Lloyds PPI payout bill tops 8 Billion pounds

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Lloyds Banking Group’s bill for compensating customers who were mis-sold payment protection insurance (PPI) has risen to more than £8 billion.

Lloyds, which is 33% owned by the taxpayer, increased PPI provisions by £750 million as it notched up statutory pre-tax losses of £440 million for the third quarter.

It shows how the impact of the scandal, which has affected a number of banks, continues to grow more than two years after Lloyds announced it was setting aside £3.2 billion to deal with claims.

The latest charge, together with other costs from the legacy of its troubled past, masked an improved day-to-day performance as underlying profits nearly doubled to £1.52 billion – adding to pressure on the Government to dispose of its remaining stake.

A 6% chunk was sold to institutional investors for £3.2 billion last month

Lloyds also said it was in talks with regulators about re-starting dividend payments for the first time since 2008.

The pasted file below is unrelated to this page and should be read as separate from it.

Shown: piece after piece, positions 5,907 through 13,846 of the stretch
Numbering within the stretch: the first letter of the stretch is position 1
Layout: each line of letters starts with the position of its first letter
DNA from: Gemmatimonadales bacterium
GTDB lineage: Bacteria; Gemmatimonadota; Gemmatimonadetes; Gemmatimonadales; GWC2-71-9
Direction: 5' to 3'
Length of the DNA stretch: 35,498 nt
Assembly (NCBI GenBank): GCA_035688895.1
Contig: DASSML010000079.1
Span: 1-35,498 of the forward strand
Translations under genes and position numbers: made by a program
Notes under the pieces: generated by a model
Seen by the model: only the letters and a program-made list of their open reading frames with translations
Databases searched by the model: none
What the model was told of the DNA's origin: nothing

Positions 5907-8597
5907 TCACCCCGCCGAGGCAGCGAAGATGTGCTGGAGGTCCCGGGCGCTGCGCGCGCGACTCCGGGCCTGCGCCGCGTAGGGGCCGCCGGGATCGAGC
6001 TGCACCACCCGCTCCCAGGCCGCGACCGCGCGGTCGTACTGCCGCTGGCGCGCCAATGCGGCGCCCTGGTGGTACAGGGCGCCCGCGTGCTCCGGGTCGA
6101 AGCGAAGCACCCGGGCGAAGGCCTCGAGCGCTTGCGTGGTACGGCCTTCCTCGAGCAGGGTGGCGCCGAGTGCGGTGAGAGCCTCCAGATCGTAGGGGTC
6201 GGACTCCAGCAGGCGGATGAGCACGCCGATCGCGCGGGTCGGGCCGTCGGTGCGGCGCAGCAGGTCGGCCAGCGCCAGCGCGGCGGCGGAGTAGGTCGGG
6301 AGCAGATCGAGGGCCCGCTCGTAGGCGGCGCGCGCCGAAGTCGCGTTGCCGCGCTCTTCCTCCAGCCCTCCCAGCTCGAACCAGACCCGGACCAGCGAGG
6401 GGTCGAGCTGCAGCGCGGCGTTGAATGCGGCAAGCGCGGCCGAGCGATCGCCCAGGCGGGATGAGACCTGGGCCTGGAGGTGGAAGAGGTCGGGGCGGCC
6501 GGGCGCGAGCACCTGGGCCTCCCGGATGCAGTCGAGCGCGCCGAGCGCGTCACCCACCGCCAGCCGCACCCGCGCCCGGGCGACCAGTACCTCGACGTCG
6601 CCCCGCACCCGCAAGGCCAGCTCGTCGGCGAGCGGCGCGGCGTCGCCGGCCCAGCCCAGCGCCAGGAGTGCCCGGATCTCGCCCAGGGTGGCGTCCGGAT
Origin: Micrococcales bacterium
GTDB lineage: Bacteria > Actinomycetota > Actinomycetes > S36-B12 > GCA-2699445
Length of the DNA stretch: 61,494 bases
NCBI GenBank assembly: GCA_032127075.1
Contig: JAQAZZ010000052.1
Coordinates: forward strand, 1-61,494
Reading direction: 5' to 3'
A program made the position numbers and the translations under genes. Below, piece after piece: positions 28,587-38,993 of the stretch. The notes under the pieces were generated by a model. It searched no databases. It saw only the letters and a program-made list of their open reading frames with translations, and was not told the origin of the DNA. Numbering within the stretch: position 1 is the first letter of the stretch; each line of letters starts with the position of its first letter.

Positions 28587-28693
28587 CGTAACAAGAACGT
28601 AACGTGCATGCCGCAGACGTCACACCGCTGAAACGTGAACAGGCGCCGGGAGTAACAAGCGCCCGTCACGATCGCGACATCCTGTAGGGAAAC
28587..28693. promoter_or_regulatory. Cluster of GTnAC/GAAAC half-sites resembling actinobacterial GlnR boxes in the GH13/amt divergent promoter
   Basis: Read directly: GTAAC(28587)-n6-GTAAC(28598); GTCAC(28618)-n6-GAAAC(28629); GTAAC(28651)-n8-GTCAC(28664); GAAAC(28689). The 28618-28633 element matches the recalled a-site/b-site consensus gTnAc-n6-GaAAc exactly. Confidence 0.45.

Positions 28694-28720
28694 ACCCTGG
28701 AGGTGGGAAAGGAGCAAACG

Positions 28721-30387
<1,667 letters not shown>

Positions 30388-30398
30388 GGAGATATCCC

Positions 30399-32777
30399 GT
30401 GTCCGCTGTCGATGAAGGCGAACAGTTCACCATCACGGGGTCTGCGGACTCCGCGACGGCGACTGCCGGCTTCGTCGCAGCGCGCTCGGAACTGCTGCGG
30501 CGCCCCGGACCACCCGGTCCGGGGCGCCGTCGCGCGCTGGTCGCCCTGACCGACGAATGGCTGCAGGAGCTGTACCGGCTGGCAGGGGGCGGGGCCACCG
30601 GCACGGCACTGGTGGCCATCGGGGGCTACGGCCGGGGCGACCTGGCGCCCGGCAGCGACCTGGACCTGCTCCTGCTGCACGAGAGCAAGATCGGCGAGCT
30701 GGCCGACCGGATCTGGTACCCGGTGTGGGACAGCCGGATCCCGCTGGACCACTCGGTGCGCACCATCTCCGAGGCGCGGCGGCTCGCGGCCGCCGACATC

Following its rescue by the taxpayer after swallowing up troubled Halifax Bank of Scotland during the financial crisis, the group’s drive to return to profit has been increasingly hampered by the costs of PPI.

Lloyds has already spent £6.3 billion on the compensation programme. Of the £8 billion in total now set aside, £1.7 billion is earmarked for administration costs alone.

In the third quarter, a higher-than-expected £706 million was spent, including £161 million for administration. The average rate of upheld complaints has been rising since the start of the year, the bank said.

The overall volume of complaints has been falling, but more slowly than expected. Weekly complaints were running at 11,000, down from 12,500 in the second quarter.

Lloyds had swung out of the red earlier this year with half-year profits of £2.1 billion.

Since then it has spun off more than 600 branches under the revived TSB brand, which it hopes to float next year. But the costs of the move were among the hits to the balance sheet in the latest results.

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